Going into the crucial South Carolina primary, former Massachusetts Gov. Mitt Romney is opening up a substantial lead. According to the Gallup Poll out Tuesday, Romney has "climbed to a commanding 23-point lead over his nearest competitor among Republican registered voters nationally." He leads the pack with 37 percent followed by former Pennsylvania Sen. Rick Santorum and former House Speaker Newt Gingrich at 14 percent, and Texas Rep. Ron Paul at 12 percent.
"History suggests that Romney is now the probable favorite to win the Republican nomination," the polling firm said. If this is indeed the case, Romney needs to start honing his message now.
Following the Iowa caucuses Gingrich and Texas Gov. Rick Perry launched a frontal attack on Romney's record at Bain Capital, the Boston-based private equity firm he cofounded in 1984. Their attacks closely parrot those used by the late Sen. Edward M. Kennedy when beating Romney in their 1994 Senate contest.
Now there are a lot of people on the right who are uncomfortable with this, accusing Gingrich, Perry, and others of using what some conservative commentators have labeled "the language of the left" to attack not just the former governor but the capitalist system itself.
The criticism is not completely without merit.
As Steve Judge, the interim president and CEO of the Private Equity Growth Capital Council writes in Tuesday's USA Today, firms like Bain "take a risk every time they put up their own and their investors' money to buy a company that needs improving. But the vast majority of investments do turn out positively, resulting in stronger companies, more jobs and good investment returns for pensioners." This kind of investment activity, Judge continued, "Epitomizes the entrepreneurial spirit that fuels America's economy. It's the ultimate risk-reward model. If the investment pans out, the firms and their investors make money. If the investment fails, everyone loses."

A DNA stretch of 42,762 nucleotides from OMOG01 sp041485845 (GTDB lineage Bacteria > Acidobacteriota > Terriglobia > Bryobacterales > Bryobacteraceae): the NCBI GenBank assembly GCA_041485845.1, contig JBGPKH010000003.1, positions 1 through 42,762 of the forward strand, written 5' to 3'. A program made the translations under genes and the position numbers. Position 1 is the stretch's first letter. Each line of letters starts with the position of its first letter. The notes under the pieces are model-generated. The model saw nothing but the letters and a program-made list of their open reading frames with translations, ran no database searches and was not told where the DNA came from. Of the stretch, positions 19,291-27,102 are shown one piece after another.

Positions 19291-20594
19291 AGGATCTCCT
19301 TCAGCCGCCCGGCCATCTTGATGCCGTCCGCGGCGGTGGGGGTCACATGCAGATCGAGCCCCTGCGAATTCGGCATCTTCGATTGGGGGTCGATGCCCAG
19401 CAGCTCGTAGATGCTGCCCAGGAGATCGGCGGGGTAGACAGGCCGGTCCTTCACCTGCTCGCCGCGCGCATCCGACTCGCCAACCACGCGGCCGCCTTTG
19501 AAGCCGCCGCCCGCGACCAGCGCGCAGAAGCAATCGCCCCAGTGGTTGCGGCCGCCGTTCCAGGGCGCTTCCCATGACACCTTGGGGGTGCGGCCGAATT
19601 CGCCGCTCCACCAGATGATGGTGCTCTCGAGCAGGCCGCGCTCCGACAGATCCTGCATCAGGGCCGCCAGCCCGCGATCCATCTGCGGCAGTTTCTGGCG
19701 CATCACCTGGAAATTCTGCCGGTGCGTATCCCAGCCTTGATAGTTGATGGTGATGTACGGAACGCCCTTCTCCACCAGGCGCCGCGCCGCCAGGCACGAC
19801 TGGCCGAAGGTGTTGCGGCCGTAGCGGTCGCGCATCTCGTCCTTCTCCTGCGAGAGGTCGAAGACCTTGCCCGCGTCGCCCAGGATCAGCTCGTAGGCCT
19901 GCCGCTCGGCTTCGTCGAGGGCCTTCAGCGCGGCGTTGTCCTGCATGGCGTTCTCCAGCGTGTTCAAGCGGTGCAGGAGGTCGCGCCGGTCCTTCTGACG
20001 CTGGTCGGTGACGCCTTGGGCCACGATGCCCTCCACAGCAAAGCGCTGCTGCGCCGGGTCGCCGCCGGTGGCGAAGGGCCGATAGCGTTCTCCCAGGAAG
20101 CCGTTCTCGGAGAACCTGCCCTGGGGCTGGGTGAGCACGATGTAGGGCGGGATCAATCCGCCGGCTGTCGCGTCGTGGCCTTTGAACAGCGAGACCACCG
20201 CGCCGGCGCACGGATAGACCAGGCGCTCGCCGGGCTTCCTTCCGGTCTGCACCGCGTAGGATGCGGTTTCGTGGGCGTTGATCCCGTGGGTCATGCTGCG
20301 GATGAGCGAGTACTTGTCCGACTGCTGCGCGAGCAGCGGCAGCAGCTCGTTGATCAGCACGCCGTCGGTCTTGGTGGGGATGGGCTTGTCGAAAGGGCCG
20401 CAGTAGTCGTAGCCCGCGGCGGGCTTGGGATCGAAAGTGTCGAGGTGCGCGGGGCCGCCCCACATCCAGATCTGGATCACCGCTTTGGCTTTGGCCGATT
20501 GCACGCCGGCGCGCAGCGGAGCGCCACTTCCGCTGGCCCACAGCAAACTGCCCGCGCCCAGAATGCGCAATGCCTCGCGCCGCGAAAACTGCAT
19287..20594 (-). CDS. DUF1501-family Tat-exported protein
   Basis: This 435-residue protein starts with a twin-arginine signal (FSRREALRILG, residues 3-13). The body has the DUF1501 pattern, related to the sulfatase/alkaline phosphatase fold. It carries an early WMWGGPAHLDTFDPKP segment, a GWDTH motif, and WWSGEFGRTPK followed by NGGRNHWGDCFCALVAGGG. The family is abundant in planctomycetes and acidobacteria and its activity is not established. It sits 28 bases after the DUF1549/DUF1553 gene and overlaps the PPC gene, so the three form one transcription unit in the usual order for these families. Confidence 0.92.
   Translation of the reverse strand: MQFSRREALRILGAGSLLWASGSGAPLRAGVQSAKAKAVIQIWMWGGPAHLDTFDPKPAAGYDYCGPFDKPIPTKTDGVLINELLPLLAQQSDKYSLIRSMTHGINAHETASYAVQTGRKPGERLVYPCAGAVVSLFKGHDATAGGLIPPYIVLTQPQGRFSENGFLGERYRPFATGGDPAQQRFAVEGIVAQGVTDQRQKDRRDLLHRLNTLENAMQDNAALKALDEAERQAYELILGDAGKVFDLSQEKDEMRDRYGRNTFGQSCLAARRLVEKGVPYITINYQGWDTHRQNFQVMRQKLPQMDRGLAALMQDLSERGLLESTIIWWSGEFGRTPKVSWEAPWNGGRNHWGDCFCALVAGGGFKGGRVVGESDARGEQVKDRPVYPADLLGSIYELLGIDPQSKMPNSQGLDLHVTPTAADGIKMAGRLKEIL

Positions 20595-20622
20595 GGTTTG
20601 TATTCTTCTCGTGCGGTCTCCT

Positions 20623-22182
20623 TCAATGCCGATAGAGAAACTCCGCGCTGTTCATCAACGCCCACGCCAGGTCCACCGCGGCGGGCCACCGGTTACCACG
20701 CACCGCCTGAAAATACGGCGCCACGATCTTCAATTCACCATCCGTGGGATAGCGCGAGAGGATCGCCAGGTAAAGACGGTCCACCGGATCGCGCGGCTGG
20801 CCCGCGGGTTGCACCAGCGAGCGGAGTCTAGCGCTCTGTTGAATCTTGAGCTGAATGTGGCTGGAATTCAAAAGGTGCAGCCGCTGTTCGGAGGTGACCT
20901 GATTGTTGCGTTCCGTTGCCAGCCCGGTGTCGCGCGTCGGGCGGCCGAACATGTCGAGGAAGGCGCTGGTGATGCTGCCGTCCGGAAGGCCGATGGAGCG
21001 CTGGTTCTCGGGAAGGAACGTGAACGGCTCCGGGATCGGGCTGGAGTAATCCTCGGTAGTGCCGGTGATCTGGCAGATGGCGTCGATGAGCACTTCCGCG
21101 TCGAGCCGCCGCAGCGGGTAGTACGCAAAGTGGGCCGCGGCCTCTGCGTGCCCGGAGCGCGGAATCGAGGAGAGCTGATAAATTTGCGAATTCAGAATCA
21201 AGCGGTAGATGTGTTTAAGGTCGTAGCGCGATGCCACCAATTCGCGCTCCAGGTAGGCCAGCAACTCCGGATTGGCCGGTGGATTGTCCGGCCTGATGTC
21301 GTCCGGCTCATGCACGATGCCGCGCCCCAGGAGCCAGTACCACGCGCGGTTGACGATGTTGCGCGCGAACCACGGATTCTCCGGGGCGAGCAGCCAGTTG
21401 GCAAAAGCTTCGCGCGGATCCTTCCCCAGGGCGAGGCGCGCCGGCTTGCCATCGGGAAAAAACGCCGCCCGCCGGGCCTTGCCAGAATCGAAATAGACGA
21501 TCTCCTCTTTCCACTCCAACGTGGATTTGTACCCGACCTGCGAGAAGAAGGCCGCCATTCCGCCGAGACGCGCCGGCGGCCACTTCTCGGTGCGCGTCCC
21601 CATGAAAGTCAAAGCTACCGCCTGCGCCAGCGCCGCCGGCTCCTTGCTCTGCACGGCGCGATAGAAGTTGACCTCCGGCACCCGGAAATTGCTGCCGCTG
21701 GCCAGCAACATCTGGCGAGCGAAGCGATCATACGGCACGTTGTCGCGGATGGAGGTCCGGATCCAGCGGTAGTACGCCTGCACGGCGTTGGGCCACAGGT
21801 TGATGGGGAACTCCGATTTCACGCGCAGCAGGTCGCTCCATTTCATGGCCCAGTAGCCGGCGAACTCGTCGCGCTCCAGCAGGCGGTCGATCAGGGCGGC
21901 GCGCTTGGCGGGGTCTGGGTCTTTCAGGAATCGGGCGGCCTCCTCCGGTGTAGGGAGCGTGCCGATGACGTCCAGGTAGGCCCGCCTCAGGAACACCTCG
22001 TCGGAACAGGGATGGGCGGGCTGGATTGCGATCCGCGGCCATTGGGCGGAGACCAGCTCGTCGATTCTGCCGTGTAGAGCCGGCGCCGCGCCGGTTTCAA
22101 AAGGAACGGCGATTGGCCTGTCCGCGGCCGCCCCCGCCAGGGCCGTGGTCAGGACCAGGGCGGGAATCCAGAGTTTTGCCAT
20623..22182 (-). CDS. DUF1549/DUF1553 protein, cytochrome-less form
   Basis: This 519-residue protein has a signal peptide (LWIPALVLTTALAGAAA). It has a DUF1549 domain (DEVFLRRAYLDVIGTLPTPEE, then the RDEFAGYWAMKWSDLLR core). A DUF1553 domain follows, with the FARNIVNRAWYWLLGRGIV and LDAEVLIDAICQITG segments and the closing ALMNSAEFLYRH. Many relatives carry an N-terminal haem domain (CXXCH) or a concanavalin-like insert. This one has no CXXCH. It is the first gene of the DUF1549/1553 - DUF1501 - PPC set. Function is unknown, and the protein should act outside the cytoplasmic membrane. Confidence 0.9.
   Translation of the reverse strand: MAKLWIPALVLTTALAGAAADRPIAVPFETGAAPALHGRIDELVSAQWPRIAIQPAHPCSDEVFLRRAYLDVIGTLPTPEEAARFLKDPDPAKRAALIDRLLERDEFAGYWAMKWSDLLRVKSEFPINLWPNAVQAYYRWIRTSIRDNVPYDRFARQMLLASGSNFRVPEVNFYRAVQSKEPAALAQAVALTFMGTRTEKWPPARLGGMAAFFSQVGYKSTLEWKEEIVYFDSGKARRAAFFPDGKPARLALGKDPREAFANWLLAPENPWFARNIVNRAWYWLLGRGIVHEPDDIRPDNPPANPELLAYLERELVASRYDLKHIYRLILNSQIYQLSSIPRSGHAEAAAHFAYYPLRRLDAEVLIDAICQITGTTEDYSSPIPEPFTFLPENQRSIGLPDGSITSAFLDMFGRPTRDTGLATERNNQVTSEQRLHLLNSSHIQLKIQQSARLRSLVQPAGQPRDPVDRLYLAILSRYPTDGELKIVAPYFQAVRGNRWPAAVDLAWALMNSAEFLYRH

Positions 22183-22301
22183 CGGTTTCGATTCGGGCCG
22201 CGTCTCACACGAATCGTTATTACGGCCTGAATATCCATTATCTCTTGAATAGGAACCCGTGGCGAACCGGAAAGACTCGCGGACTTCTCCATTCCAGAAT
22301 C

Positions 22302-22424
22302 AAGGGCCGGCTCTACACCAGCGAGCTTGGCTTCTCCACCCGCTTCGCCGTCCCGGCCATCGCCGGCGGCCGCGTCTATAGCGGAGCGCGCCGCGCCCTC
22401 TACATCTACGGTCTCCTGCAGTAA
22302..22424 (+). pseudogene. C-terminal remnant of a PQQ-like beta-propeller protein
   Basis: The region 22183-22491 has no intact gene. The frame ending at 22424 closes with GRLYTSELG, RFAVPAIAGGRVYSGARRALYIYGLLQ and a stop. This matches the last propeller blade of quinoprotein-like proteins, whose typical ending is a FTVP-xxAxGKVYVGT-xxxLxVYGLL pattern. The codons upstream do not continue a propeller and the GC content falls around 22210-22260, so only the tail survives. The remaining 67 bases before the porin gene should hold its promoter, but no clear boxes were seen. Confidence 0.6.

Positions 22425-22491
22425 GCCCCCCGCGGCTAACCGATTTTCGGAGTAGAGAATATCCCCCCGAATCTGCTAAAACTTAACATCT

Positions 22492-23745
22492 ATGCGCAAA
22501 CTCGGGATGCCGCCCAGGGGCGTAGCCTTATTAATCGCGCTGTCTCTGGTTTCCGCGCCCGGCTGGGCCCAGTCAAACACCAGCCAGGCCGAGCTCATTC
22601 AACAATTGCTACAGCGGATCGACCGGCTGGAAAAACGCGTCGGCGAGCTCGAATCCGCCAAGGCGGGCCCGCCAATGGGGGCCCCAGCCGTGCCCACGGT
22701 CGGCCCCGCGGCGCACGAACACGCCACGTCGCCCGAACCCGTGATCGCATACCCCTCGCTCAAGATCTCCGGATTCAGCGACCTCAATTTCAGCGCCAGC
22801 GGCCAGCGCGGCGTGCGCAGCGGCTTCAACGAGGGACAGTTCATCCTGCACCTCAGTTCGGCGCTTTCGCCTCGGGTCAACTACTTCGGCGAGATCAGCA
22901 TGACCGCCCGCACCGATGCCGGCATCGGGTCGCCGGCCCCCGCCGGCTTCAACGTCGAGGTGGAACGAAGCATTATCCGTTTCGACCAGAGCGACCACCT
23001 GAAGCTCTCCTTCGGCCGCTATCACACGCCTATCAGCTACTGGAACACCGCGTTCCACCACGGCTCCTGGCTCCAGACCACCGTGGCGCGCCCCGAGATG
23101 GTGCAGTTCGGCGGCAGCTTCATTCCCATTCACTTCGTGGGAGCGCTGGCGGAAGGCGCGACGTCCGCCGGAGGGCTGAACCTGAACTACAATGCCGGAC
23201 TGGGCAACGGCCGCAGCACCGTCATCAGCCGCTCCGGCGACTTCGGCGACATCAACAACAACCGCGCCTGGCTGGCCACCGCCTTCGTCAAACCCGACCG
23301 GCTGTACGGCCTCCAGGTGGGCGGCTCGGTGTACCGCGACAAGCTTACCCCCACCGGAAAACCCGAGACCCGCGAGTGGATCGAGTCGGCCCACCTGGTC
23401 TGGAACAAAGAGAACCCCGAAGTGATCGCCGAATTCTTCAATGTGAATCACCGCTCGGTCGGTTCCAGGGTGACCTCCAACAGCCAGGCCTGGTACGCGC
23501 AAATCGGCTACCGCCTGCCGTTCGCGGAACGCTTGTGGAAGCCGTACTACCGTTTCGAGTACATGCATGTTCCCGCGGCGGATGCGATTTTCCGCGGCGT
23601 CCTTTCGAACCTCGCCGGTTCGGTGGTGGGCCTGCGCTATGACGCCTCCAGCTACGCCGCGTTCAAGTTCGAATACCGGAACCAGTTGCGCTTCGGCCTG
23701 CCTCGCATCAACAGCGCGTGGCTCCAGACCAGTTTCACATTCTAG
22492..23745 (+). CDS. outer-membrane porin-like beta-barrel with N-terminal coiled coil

It is also the very kind of economic activity that most of the GOP tax plans seek to incentivize by, for example, lowering corporate rates and eliminating or at least lowering the tax on capital gains. By increasing the rewards for speculative behavior, these lower rates would generate productive economic activity that will lead to job creation.
As distasteful as these attacks on Bain are, however, Romney's failure to articulate an effective defense against them is equally disheartening. He has, thus far, largely shrugged them off, talking generally about his record as a job creator and making analogies about how his experience living and working in the real economy will make him a better president than Barack Obama.
What Romney needs, starting now, is to mount a robust defense of his record at Bain Capital. The attacks against him now are nothing compared to what Obama and the Democrats, who say they want to raise $1 billion for the general election campaign, will do. They will pick Romney's record apart, personalizing it by featuring people who lost jobs at companies Bain failed to revive and hold it up as a prime example of the kind of Wall Street activity that many voters, rightly or wrongly, blame for the current economic crisis. If he waits until September or October to make his case, it will be too late.